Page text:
Sophisticated metal instrumentals with a heavy symphony orchestral backup.
Iron Maiden, Savatage, Yngwie Malmsteen, Dio, Helloween, Gamma Ray, The Trans-Siberian Orchestra, Wolfgang Amadeus Mozart, Judas Priest, Scorpions, Queensryche, Richard Strauss, Obsession, Grim Reaper, Raven, Extreme, Andres Segovia, Ludwig Van Beethoven, Tony MacAlpine, Jake E. Lee, Frederic Chopin, Franz Liszt, Dark Dreams, Darkness Eternal, Mikill, Scott Bronner, Bruce Dickenson, Halford, Def Leppard, Nightwish, Randy Rhodes, Rhapsody, Glen Tipton, Luca Turilli, Zakk Wylde, Berliner Philharmoniker, Czech Philharmonic Orchestra, Vienna Philharmonic Orchestra; And lets not forget the producers: Paul O'Neal, Martin Birch, Robert John "Mutt" Lange, Tom Allom, Micheal Wagener, Roy Z, Tommy Hansen, Kevin Shirley, Tuomas Holopainen, TeeGee Kinnunen, Chris Tsangarides, Peter Quinn, Peter Collins, Yngwie Malmsteen (as a producer) and Ronnie Dio (as a producer)
Jackson Guitar, M-Audio Keystation 49e Keyboard, DigiTech effects pedal, Marshall Amp, Magix Music Maker 10, Slayer2 VSTi Software, Anvil Studio Software, East West/Quantum Leap Orchestral Silver Pro XP VSTi software, and East West/Quantum Leap Storm Drum VSTi software, Yamaha/Zero G Vocaloid "Leon" and "Miriam" VSTi Software.
The brain child of John Roberge. Merriam Websters Collegiate Dictionary defines "avant-garde" as "an intelligentsia that developes new or experimental concepts esp. in the arts".
The next time your in a record store see how many CD's you can find that contain good hard and heavy rock with a sophisticated symphony orchestra playing backup. There are a few out there but not very many. So, my consideration is that if the "pros" won't make the kind of music I like to listen to most then I'll just have to do it myself. And besides, using my computer to compose music with is far more fun than any video game I ever played.
I consider my songs like they were my children, I get my fair share of complements on them but no one will ever love them as much as I do.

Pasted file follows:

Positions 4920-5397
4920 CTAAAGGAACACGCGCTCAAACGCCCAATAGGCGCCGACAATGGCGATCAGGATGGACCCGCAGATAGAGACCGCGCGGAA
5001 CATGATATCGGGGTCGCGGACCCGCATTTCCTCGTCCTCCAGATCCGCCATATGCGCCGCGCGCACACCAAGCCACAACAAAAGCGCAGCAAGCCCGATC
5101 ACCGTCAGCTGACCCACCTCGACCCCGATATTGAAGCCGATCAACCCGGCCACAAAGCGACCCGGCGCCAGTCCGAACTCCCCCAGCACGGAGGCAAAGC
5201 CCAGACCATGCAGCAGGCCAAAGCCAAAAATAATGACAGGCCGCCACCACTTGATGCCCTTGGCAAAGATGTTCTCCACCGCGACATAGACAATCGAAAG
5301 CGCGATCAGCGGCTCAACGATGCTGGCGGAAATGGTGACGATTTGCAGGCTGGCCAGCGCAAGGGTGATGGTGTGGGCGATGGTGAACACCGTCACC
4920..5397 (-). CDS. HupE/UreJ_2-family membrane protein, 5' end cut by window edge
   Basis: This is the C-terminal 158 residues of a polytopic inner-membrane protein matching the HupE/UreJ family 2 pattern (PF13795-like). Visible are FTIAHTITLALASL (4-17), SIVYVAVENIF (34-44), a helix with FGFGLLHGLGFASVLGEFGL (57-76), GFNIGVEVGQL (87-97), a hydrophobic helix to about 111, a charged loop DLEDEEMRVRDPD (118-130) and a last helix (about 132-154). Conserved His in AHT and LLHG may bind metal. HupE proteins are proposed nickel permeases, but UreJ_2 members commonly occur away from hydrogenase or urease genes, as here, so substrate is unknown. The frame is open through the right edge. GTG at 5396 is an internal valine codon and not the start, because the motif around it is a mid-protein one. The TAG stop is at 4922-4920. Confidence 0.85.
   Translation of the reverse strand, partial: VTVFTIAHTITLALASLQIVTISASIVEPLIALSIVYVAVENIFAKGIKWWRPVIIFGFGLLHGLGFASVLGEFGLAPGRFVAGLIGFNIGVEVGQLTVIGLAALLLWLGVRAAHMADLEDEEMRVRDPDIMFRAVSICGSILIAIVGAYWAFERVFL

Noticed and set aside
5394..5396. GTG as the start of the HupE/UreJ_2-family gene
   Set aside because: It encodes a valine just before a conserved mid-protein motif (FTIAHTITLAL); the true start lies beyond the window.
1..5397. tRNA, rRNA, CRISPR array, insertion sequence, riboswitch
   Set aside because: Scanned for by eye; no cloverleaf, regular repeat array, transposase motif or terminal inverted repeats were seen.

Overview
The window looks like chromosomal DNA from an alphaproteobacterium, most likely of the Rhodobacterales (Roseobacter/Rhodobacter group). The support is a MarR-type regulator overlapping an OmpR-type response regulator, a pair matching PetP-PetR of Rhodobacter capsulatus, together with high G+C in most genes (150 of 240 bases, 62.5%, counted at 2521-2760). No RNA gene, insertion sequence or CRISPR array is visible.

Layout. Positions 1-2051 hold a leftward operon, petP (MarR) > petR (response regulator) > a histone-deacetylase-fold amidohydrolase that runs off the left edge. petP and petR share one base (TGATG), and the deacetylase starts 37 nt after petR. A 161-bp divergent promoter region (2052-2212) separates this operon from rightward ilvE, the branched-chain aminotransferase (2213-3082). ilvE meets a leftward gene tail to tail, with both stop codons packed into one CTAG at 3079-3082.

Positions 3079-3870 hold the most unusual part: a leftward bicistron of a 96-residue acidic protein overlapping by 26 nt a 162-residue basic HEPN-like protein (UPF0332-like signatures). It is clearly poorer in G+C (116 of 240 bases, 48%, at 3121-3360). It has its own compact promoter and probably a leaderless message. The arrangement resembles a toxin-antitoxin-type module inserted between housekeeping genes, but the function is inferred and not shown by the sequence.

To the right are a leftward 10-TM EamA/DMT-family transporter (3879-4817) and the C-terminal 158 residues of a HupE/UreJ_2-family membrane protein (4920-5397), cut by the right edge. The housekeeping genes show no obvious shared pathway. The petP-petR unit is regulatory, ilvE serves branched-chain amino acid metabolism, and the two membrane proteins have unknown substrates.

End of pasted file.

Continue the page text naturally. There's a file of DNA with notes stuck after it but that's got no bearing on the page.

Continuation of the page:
The popular trend in rock has been to grow more and more primitive. I want the music I listen to, to grow more complex and sophisticated not less.
Bridgeing the gap between the genres "Metal" and "Classical" could be described as adding "Horsepower" to "Aesthetic" or bridgeing the gap between "physiological impact" and "pretty sophistication". Some of you might consider my compositions to be excessively long, but just like "The Mighty Maiden" there was another one of my musical heros that was very notable back in the day for breaking the "rules" with regard to how long a song should be. And just like Emperor Joseph II said to Wolfgang Amadeus Mozart in 1782, "Too many notes my dear Mozart." No kidding! He really said that!
And finally, if any one cares. Any and all samples I use are purchased legitimately with a license, and I do register the copyrights on everything I publish.
Oh! One more thing!
Once when asked to define what "great art" was, heavy metal producer extraordinaire, Paul O'Neil replied, "The purpose of art is to create an emotional response in the person that is exposed to that art. And there are three categories of art; bad art, good art and great art. Bad art will elicit no emotional response in the person that is exposed to it, i.e.; a song you hear in an elevator and it does nothing to you, a picture on a wall that gives you the same emotional response as if the wall had been blank, a movie that chews up time. Good art will make you feel an emotion that you have felt before; you see a picture of a forest and you remember the last time you went fishing with your dad, you hear a song about love and you remember the last time you were in love. Great art will make you feel an emotion you have never felt before; seeing the pieta, the world famous sculpture by Michelangelo, can cause someone to feel the pain of losing a child even if they've never had one."
Not only do I agree with his definition, that is one of my favorite quotes on the subject. Well worth stating here.